Review: Clarkesworld #153, June 2019

Clarkesworld #153, June 2019

Original Fiction:

  • “The Painter of Trees” by Suzanne Palmer (science fiction short story)
  • “Erdenweh” by Bo Balder (science fiction short story)
  • “Said of Angels” by Eric Del Carlo (science fiction novelette)
  • “Bonobo” by Robert Reed (science fiction short story)
  • “Field Mice” by Andy Dudak (science fiction short story)

It was the best of issues, it was the worst of issues. It feels like two entirely different magazines collided.

The Painter of Trees” is ideologically impeccable and is hereby stamped with the Party’s approval. An evil imperialist running dog goes out to the word-for-world-is-forest in an effort to understand the art of one of the last natives. This is done from an attitude of towering arrogance and fails. The imperialists believe they are Forward Thinking in their genocide of the pathetic natives and this succeeds. The narrative is bifurcated (with one from first person (semi-second) and another from third) which meets the required element of Narrative Deconstruction and also sets up the Big Surprise Ending. Alas, what this will be is obvious for miles but such technical imperfections are irrelevant when the message is so pure.

The patient of a psychiatrist on a colonial world has suffered from “Erdenweh” and joined a wave of suicides, so the psychiatrist sets out to find out why. This might produce something like a heart-wrenching and/or exciting detective tale but the victim is a non-entity, the protagonist is little more, and the “plot” involves her wandering around asking questions of various experts, databases, and misnamed “AIs.” It’s frustrating because, while not original, it deals with an actual science fictional situation (what issues might be encountered when decanting test-tube babies to populate a new world?) but is fictionally deficient (and not a little off-putting). Does this sound like an adult psychiatrist who is having difficulty sleeping?

Finally, she padded to her closet and dug up her last resort, an old teddy bear from the Creche, vacuum sealed so it wouldn’t lose any of its powerful scent. She zipped the seal open and inhaled the smells rising from Teddy’s filthy fur. Sweat, snot, tears, general dirt, struck matches, maybe a hint of vomit.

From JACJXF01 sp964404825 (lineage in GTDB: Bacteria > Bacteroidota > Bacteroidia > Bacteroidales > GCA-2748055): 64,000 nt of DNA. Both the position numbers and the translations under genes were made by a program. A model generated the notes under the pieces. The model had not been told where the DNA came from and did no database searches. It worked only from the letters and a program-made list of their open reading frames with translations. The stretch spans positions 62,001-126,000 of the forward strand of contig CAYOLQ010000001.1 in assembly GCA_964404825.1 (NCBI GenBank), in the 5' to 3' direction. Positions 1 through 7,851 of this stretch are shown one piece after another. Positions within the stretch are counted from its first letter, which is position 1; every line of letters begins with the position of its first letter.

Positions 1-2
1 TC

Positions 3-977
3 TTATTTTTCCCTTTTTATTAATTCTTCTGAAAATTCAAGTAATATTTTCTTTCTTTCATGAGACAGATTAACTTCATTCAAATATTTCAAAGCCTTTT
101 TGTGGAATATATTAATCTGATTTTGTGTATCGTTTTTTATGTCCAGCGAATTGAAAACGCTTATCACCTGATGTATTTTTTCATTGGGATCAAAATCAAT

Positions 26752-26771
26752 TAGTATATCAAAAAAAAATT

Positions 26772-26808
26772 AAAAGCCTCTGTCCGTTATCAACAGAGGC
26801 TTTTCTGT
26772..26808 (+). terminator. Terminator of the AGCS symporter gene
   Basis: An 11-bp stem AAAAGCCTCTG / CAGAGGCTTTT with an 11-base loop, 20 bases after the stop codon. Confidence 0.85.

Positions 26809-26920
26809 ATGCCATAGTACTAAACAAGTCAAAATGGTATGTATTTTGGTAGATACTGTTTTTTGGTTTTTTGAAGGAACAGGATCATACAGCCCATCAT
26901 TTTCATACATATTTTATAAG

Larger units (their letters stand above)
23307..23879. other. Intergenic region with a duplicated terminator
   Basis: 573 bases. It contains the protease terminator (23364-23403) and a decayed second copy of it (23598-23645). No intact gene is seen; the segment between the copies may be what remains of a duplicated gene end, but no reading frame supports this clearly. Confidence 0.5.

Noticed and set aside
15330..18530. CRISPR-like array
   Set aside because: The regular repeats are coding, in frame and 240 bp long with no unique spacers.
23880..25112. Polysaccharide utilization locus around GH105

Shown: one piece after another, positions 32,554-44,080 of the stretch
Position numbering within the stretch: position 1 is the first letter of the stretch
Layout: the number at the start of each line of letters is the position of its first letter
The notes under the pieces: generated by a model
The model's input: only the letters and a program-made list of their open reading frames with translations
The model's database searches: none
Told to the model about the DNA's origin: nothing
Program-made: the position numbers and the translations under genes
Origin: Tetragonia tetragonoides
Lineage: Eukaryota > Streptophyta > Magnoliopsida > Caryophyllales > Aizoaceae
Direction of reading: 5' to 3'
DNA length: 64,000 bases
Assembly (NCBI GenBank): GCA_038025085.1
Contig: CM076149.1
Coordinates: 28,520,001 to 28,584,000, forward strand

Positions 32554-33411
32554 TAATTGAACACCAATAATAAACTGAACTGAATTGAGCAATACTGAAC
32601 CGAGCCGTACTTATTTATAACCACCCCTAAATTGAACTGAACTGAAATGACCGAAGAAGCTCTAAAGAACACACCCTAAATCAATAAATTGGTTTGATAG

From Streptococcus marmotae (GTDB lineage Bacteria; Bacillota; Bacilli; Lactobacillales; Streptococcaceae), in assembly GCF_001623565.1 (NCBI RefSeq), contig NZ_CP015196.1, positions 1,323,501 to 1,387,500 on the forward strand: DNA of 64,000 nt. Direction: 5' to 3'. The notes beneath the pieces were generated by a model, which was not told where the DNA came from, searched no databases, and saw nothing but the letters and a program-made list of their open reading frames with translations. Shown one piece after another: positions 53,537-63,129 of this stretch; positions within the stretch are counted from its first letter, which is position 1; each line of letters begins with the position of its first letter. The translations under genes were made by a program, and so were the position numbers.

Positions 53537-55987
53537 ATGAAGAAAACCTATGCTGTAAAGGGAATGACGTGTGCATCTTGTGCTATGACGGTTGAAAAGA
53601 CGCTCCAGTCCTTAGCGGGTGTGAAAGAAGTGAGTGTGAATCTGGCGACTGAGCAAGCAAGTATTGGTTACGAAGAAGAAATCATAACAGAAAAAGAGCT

In the “Bonobo” episode of Future Family, one of the three kids decides to change her species which is used as the jumping-off point to cover a little back-story and a lot of succeeding events in the lives of the family members with an ironic, almost punk “love comes in spurts” acknowledgement, if not endorsement, that things will keep on keeping on.

Said of Angels” takes us to what is likely the far future, in which a galaxy-wide Cooperation, made up of five Mights and lesser groups, has arisen. The most influential spiritual leader in the galaxy is the Arch Hierophant, Brophtoc Mmurn Dol. The crux of the story is that there is a prophecy about, and signs pointing to, the arrival of Redmarch, an apocalyptic galactic war. The key to this involves the Hierophant’s decision about whether Valduk Tyn, a prophet from a since-defunct backwater planet who preached a familiar and unsophisticated version of a common message, was divine. After meeting an ambassador from a newly contacted Earth, the Hierophant feels he has a way forward.

The color and detail of the backdrop of this tale is reminiscent of good ol’ science fiction such as the Foundation series and others (“others,” especially, with its multiplicity of aliens not found in the Foundation universe). This was delightful to me and will likely blow newer readers’ minds though it was arguably over-emphasized. The ecumenical spirituality was interesting and the character of Dol is well-drawn. The nuance and twists of the plot were also well-done. Alas, the plot and scale (both internally and in wordage) is part of why I can’t fully recommend it. A story like this feels like it ought to be a meditative tale of few words or an action-packed, elaborately-plotted long story. Instead, this is a meditative novelette with little action and, despite an elaborate back-story “plot,” little foreground plot. It’s still definitely an ambitious story with excellent elements and worth noting.

The story I do recommend, despite some reservations, is “Field Mice.” The environment has grown worse and familiar political structures have collapsed. Technology continues apace, however. Metropotamia is a Soviet-like state which believes in Discontinuity and is partly run by uploaded minds which believe that they have always been discontinuous and so, somewhat paradoxically, will be no different after having their minds destructively scanned and uploaded. In a cold war with them are the Sylvanians who have a theocratic form of population control and believe in the continuity of the soul and the irrelevance of the uploaded “copies.” The plot involves a Sylvanian spy, who has become a double agent, dealing with the capture of a true Sylvanian agent who may or may not know his secret. The sort of backwater cop in charge is threatening the agent with an “I Have No Mouth and I Must Scream” sort of computer hell as the tale opens and a philosophically charged, paranoia-laden spy thriller follows.